Heavy snow prompts Malloy to cancel first shift for state employees
With at least one foot of snow covering Connecticut, Gov. Dannel P. Malloy today cancelled the first shift for non-essential state employees and asked private employers to consider keeping their workers home.
In a televised briefing at 6 a.m. from the Emergency Operations Center in Hartford, the governor said heavy, windblown snow had contributed to numerous accidents, with four injuries over night. State troopers were checking on stranded motorists.
Malloy did not order the highways closed, but he suggested that motorists follow the example of state employees and stay home, if possible. The state was reporting sporadic road closings from accidents, including one that closed I-84 east in Waterbury.
“There’s just no reason to be out there,” Malloy said.
The state reported snowfalls at 5 a.m. ranging from 12 inches across much of the state to 17 inches in Rocky Hill, with snow falling at rates of one to three inches per hour. Accumulations could reach two feet in places by the end of the storm, forecasters said.
The governor’s next televised briefing is at noon.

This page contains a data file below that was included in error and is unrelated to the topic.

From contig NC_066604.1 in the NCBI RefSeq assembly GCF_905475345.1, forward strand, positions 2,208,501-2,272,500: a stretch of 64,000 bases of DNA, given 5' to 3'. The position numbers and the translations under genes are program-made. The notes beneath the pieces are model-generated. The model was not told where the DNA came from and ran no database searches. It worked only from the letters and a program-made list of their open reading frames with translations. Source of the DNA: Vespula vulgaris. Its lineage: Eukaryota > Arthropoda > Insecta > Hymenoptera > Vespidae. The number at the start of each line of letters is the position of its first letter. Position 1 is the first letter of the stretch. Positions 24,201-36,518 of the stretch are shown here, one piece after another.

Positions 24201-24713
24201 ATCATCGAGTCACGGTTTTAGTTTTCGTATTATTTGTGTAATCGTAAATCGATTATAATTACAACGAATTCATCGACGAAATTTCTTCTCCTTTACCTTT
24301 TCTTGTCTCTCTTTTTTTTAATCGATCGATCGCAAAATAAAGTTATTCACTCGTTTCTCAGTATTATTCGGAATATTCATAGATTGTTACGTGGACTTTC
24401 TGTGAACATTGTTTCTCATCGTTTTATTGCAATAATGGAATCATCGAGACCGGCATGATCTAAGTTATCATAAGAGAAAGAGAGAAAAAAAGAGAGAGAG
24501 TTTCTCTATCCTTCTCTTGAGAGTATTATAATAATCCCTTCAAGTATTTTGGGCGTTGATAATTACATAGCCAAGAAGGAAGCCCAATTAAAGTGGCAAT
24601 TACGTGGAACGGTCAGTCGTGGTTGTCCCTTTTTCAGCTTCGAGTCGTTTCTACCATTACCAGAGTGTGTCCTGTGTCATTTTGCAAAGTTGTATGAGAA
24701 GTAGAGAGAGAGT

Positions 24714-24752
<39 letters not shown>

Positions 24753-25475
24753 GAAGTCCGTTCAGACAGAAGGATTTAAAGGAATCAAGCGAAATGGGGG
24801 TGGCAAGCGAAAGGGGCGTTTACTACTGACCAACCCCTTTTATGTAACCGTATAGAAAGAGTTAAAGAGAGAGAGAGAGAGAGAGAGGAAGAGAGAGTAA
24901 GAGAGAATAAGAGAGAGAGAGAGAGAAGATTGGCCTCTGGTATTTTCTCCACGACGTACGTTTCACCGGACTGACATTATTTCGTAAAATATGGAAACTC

Malloy signed an emergency order Tuesday night that will allow him to quickly close the state’s highways and take other steps if deemed necessary today, but it did not appear today he would use that power.
“We are declaring a civil preparedness emergency in anticipation of snow fall of 18 to 24 inches,” Malloy said at 9:30 Tuesday night, holding his third storm briefing of the day. “I hope all of that doesn’t happen. I want to be very clear.”
Courts were closed today, as well as most, if not all, school systems.
Malloy originally said non-essential state employees should not report to work before noon, but he revised that order today at 6 a.m. to cancel the first shift.
Updates are available on the state’s emergency web site.
He described the emergency order he signed at 9:11 p.m as precautionary.
“If circumstances present themselves, I’ll have the power to close highways and state and local roads–if that becomes necessary,” Malloy said.
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